Soon we had to get guards on day duty, for whenever we had to leave home. On other days, the maid had instructions to keep the gate firmly locked at all times during the day, not to keep the kids in, but to keep thieves out. I had to make constant checks on the home folks, just to ensure all was well.

Then one night the guards didn’t show up.

The following morning I found my car, a beautiful German machine then, had been badly vandalized; even the windows had been smashed. To this day, it has never regained its glory, even after heavy spending on it. The goons, clearly had been watching every night, waiting for opportunity.

The guards resumed duty thereafter, but soon we learnt that nothing we owned was safe at all. Finally, I gave up. I moved my family into a different kind of neighbourhood. Everything changed; because here, everybody is employed and busy at work. No idlers. No thieves. People have a bit of money. Nobody touches your car, because they have much better cars anyway and even when you drop stuff by the roadside, you find it intact. You don’t have to watch anything, because it is a different economy. I don’t have to fear my neighbours, for they want nothing from me, except courtesy and conduct expected of a good neighbour.

But this is a temporary victory for us; because it is an island of wealth in an ocean of poverty. You may want to know that as soon as I left the village, my immediate neighbour, who had benefitted from my having guards, lost all her stock of exotic chicken the following week. Two other neighbours were robbed; one or two women were raped.

Economics, when stripped of all the charts and graphs and fancy theorem, is the means of putting bread on every table in society. When you understand it like that, as a leader, you ensure that your people are living in an environment where systems, structures and processes work for them and enable them to exert and exhaust their potential, with the end result that there is food on the table. And that tomorrow, their children too, will have a chance in this tough world.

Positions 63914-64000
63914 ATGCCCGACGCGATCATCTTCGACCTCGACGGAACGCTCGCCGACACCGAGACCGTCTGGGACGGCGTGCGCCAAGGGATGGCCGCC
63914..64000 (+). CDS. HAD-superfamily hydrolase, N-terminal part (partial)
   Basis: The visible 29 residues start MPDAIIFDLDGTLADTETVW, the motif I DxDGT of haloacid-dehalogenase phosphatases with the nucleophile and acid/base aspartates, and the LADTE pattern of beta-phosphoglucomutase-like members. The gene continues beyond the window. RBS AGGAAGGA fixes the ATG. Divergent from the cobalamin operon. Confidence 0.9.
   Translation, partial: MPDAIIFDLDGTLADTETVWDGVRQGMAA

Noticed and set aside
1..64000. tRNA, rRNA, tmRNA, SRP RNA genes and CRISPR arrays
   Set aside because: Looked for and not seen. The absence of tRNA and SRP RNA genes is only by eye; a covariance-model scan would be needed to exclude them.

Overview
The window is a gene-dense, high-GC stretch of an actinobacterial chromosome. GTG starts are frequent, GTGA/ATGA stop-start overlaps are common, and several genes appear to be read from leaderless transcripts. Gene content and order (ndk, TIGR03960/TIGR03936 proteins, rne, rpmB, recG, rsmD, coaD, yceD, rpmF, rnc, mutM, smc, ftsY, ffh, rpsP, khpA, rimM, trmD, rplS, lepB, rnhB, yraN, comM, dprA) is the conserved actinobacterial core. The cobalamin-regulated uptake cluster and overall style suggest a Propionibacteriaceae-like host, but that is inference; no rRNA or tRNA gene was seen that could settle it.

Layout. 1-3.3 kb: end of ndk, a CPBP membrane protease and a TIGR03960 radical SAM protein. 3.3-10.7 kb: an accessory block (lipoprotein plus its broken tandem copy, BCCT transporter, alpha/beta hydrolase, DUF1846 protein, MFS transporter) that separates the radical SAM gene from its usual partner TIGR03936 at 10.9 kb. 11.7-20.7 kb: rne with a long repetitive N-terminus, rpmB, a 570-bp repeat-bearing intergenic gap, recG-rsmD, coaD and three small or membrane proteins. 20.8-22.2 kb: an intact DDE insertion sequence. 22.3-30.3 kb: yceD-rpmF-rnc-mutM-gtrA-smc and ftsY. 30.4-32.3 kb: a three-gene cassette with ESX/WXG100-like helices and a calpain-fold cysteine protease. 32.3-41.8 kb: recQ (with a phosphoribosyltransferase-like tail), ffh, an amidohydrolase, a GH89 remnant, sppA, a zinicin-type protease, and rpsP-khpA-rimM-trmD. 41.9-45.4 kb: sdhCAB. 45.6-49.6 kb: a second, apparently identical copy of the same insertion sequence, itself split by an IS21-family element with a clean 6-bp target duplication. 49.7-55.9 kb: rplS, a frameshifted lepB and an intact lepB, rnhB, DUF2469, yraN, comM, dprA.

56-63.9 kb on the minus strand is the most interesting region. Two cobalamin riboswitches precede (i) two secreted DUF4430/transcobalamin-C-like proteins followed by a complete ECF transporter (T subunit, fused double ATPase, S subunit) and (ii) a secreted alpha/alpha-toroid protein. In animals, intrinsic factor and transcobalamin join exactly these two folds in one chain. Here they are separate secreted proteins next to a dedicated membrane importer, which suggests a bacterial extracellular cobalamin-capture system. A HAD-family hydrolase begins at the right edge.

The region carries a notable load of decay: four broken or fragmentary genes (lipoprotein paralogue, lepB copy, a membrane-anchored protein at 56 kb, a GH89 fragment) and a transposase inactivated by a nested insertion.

All factors equal, at the end of the day, the best security is the economic certainty of your neighbour. We need to build a nation where the economy works for everyone; where everyone feels they have a stake and that the system works for them.

It is sad that the Museveni Administration has, over three decades, carefully and deliberately build this nation on the politics and economics of exclusion; where a small predatory elite run the show, have all the money and have a monopoly of all opportunity. Policy and law are formulated not on the basis of the greater good and general public interest, but purely on the premise of enlightened self-interest.

Uganda is a nation where the President is all-powerful and he dispenses power and resources at his whim and pleasure, thereby making all who wish or aspire to grow, unable to achieve their objectives unless they bow to the ruling party.

This too, I contend, is a very temporary victory. The eyes of the poor run to and fro, throughout the whole country, seeking to eat up whomsoever is found to be in possession of wealth, or anything that they can feed on.

This, I say, is a prime cause of much of the insecurity and instability. Economic inequalities will always haunt and ruin a country that does not care about its ordinary people.

The longest lasting solution is to build a nation based on the politics and economics of inclusion; where people’s theory of change is based on the hypothesis that if they work hard and patiently, they will be able to achieve their life objectives. Even in politics, we shall have stability, when people know that they too can get power after every few years, through an election which is free and fair, and where there is no need to use guns and money to win.

That, my friends, is the Uganda that we shall enjoy.

This article was originally published on the author’s Facebook page